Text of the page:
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Eur J Cancer. 2014 May;50(7):1232-8. doi: 10.1016/j.ejca.2014.02.004. Epub 2014 Feb 28.

Effect of integrating 3D-mammography (digital breast tomosynthesis) with 2D-mammography on radiologists' true-positive and false-positive detection in a population breast screening trial.

Author information

1
U.O. Senologia Clinica e Screening Mammografico, Department of Diagnostics, Azienda Provinciale Servizi Sanitari (APSS), Trento, Italy.
2
Centro di Prevenzione Senologica, Marzana, Verona, Italy.
3
Screening and Test Evaluation Program (STEP), School of Public Health, Sydney Medical School, University of Sydney, Sydney, Australia.
4
U.O. Senologia Clinica e Screening Mammografico, Department of Diagnostics, Azienda Provinciale Servizi Sanitari (APSS), Trento, Italy; Centro di Prevenzione Senologica, Marzana, Verona, Italy.
5
Screening and Test Evaluation Program (STEP), School of Public Health, Sydney Medical School, University of Sydney, Sydney, Australia. Electronic address: nehmath@med.usyd.edu.au.

Abstract

OBJECTIVE:

We investigated the effect of integrating three-dimensional (3D)-mammography with 2D-mammography on radiologists' detection measures in the 'screening with tomosynthesis or standard mammography' (STORM) trial.

METHODS:

STORM, a prospective population-based trial (Trento and Verona breast screening services) compared sequential screen-reading: 2D-mammography alone and integrated 2D/3D-mammography. Radiologist-specific detection measures were calculated for each screen-reading phase for eight radiologists: number of detected cancers, proportion of true-positive (TP) detection, and number and rate of false-positive (FP) recalls (FPR). We estimated the incremental cancer detection rate (CDR).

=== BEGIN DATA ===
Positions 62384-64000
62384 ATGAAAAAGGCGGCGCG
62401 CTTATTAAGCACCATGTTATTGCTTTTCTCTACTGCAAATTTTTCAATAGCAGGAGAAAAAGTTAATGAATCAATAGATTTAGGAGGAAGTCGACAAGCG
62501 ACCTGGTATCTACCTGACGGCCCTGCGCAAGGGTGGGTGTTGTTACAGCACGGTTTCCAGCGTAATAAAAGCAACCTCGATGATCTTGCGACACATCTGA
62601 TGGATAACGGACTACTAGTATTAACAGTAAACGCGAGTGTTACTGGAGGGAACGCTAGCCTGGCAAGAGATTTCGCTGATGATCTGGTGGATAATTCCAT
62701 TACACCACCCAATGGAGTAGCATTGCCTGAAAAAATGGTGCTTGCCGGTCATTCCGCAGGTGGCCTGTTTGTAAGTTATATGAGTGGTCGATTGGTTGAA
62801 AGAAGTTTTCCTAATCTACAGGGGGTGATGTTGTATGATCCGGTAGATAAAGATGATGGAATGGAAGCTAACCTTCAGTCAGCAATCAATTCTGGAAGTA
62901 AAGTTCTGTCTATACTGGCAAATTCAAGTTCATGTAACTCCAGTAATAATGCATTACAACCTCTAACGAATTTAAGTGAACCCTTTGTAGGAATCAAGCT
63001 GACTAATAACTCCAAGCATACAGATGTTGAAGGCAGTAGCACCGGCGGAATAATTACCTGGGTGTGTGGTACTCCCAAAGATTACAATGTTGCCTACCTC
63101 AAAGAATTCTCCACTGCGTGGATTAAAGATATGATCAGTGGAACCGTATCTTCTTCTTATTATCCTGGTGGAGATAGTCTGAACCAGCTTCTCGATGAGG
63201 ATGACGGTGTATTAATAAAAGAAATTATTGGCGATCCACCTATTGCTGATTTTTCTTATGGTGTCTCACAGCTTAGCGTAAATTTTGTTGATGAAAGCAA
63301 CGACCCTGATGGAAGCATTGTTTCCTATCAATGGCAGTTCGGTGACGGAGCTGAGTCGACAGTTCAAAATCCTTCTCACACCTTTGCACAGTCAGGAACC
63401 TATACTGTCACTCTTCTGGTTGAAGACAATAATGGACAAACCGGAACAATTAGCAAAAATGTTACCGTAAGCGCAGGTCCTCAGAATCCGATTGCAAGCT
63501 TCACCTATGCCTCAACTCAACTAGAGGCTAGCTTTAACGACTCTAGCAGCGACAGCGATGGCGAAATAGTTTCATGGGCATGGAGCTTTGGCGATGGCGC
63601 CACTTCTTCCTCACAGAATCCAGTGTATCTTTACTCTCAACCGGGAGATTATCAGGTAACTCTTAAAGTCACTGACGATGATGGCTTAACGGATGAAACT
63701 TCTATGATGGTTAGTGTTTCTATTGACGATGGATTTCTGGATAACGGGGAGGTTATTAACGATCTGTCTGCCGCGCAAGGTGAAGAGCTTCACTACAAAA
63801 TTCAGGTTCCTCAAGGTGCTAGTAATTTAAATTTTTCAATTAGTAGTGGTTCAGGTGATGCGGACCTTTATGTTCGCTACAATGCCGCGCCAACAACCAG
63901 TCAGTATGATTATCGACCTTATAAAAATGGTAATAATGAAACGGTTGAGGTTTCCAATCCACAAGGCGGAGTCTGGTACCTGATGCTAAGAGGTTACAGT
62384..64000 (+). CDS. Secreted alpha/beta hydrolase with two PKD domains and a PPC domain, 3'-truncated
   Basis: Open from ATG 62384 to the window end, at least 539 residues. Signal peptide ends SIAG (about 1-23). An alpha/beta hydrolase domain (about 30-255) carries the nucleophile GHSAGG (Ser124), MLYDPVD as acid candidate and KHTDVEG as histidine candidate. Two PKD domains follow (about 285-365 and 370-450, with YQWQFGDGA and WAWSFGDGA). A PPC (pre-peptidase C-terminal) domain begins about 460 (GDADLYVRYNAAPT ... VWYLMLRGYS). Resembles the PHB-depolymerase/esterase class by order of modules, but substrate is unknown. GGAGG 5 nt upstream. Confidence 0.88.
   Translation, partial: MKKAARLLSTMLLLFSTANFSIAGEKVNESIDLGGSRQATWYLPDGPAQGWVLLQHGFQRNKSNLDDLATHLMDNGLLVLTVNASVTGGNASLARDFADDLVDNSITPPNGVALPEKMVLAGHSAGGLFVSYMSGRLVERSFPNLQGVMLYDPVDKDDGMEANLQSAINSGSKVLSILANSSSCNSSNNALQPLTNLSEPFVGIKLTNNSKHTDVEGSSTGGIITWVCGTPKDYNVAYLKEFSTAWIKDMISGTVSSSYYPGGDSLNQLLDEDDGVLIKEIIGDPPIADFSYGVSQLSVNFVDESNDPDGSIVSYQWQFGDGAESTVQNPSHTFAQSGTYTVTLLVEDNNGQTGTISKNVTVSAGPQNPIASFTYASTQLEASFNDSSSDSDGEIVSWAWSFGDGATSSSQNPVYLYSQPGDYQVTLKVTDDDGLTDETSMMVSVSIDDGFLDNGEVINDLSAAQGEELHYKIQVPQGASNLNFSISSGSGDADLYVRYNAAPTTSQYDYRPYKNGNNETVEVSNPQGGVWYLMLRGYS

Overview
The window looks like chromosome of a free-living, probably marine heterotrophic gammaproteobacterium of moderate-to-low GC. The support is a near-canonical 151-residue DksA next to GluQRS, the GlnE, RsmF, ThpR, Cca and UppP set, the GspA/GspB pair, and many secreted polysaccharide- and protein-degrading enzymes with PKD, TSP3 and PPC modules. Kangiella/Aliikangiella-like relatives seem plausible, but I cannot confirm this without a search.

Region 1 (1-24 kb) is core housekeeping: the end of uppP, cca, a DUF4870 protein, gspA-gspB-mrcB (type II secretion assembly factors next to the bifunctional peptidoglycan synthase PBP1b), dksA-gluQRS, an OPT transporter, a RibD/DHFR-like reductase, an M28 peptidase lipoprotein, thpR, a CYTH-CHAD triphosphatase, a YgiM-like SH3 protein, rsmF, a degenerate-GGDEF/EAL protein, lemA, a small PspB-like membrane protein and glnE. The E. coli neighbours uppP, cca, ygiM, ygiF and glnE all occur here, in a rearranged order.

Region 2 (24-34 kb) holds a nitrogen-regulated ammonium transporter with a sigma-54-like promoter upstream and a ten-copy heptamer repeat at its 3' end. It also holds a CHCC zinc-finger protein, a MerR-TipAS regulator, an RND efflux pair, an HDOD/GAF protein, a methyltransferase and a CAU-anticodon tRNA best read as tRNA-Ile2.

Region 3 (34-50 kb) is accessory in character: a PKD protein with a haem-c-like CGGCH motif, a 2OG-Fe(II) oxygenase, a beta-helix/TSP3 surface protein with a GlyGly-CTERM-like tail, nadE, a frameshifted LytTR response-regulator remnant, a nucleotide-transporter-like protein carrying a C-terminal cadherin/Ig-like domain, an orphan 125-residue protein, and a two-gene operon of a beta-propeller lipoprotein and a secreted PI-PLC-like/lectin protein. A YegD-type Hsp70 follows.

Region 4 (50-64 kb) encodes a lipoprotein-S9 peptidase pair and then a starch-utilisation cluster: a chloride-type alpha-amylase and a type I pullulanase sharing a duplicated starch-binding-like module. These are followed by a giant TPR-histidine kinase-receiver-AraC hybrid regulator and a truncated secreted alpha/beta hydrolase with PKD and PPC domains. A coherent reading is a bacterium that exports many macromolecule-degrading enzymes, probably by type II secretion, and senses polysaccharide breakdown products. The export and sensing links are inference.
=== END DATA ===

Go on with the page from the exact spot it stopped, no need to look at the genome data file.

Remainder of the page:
RESULTS:

There were 59 cancers and 395 false recalls amongst 7292 screening participants. At 2D-mammography screening, radiologist-specific TP detection ranged between 38% and 83% (median 63%; mean 60% and sd 15.4%); at integrated 2D/3D-mammography, TP detection ranged between 78% and 93% (median 87%; mean 87% and sd 5.2%). For all but one radiologist, 2D/3D-mammography improved breast cancer detection (relative to 2D-mammography) ranging between 0% and 54% (median 29%; mean 27% and sd 16.2%) increase in the proportion of detected cancers. Incremental CDR attributable to integrating 3D-mammography in screening varied between 0/1000 and 5.3/1000 screens (median 1.8/1000; mean 2.3/1000 and sd 1.6/1000). Radiologist-specific FPR for 2D-mammography ranged between 1.5% and 4.2% (median 3.1%; mean 2.9% and sd 0.87%), and FPR based on the integrated 2D/3D-mammography read ranged between 1.0% and 3.3% (median 2.4%; mean 2.2% and sd 0.72%). Integrated 2D/3D-mammography screening, relative to 2D-mammography, had the effect of reducing FP and increasing TP detection for most radiologists.

CONCLUSION:

There was broad variability in radiologist-specific TP detection at 2D-mammography and hence in the additional TP detection and incremental CDR attributable to integrated 2D/3D-mammography; more consistent (less variable) TP-detection estimates were observed for the integrated screen-read. Integrating 3D-mammography with 2D-mammography improves radiologists' screen-reading through improved cancer detection and/or reduced FPR, with most readers achieving both using integrated 2D/3D mammography.

KEYWORDS:

Digital breast tomosynthesis; Mammography screening; Sensitivity

PMID:
24582915
DOI:
10.1016/j.ejca.2014.02.004
[Indexed for MEDLINE]

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